Hurricane Harvey hit the Texas coast two years ago Sunday. The Rev. T. Wayne Price remembers his lowest point – returning two days after the storm to the First Baptist Church of Refugio.
“It literally looked like a war zone and I thought – and I was right in terms of our physical facility – I thought I’ll have no church,” Price said in an interview last summer. “And I was correct on that. It was essentially destroyed.”
He and his wife stayed with family in Cedar Park while the winds of Harvey shredded Refugio and the church. The roof was largely gone. Everything inside was windblown and rain-soaked.
Now, finally, two long years later, the church finally welcomed home its congregation. First Baptist Church dedicated its restored sanctuary Sunday.
“Probably the greatest miracle in this, and there have been several, is that – to this point – the Lord has done this, this total restoration, without a cross word, without anybody getting unduly upset,” Price told the congregation. “That’s pretty good among Baptists.”
The congregation laughed.
Price may be overlooking a more fortuitous decision the church made to buy wind insurance weeks before the hurricane.
It wasn't all smooth sailing: Mold mitigation, asbestos abatement, contractor conflicts and other obstacles occupied much of the town’s time over the last two years. And the church was no exception. Price said last summer there was a period of nearly two months where work on the church completely stopped.
What's happened since is analogous to what's happened throughout the town.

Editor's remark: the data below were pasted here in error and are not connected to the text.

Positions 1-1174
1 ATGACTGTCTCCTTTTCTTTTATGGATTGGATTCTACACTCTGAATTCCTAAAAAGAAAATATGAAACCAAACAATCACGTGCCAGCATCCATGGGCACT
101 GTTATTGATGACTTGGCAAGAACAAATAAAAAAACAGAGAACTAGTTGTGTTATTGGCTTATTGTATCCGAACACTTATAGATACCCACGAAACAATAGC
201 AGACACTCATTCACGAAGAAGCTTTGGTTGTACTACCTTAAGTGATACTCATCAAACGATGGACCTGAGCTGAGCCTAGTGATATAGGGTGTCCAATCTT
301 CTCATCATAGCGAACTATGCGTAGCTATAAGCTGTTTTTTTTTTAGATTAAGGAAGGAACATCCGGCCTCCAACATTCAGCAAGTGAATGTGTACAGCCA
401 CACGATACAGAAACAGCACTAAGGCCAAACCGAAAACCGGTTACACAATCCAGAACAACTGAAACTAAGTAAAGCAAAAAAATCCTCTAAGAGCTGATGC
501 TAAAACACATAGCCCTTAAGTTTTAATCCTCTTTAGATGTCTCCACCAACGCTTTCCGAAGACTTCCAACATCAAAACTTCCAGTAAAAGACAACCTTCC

“Everyone has been dug in, trying to rebuild, trying to recollect, trying to come back together as a community,” Katie Bernal, who grew up in Refugio, said. “And it’s been amazing watching people do that. But this is kind of like – all right, we’re kind of getting there. We’re getting over it. We’re back in our home church, in our place, in our home.”
Bernal, a nurse in Houston returned to her hometown for the day to visit her parents.
“Everyone’s so excited to see our church back," her mother, Melissa Gonzales, said. “It received the most damage of any facility [in Refugio] proportionately.”
That’s not just hyperbole. Gonzales has some perspective. The superintendent of the Refugio Independent School District has overseen the renovation of the high school twice. The first was completed the day Harvey came ashore. The second was mostly completed this month, just before school started today.
The scenario reminded her of the final days of summer 2017.
“It was an eerie feeling,” she said. “Here came the furniture that had arrived the day that we evacuated. It was the same crew. And I thought – Oh, my goodness. I kept checking my phone to make sure there wasn’t something brewing out there in the Gulf.”
There's still a ways to go. The high school doesn't have a gymnasium. Some residents are still living in damaged, substandard housing, despite the best efforts of volunteer groups that have been rehabbing homes nearly nonstop since Harvey.
But after the big ceremony at First Baptist Sunday, the Rev. Price had an opportunity to reflect. He says he’s optimistic.
“It’s strictly up to us,” he said. “If our commitment stays good and strong, and I believe it will, and I hope God will allow me to enjoy physically and spiritually another few years here. I’m grateful.”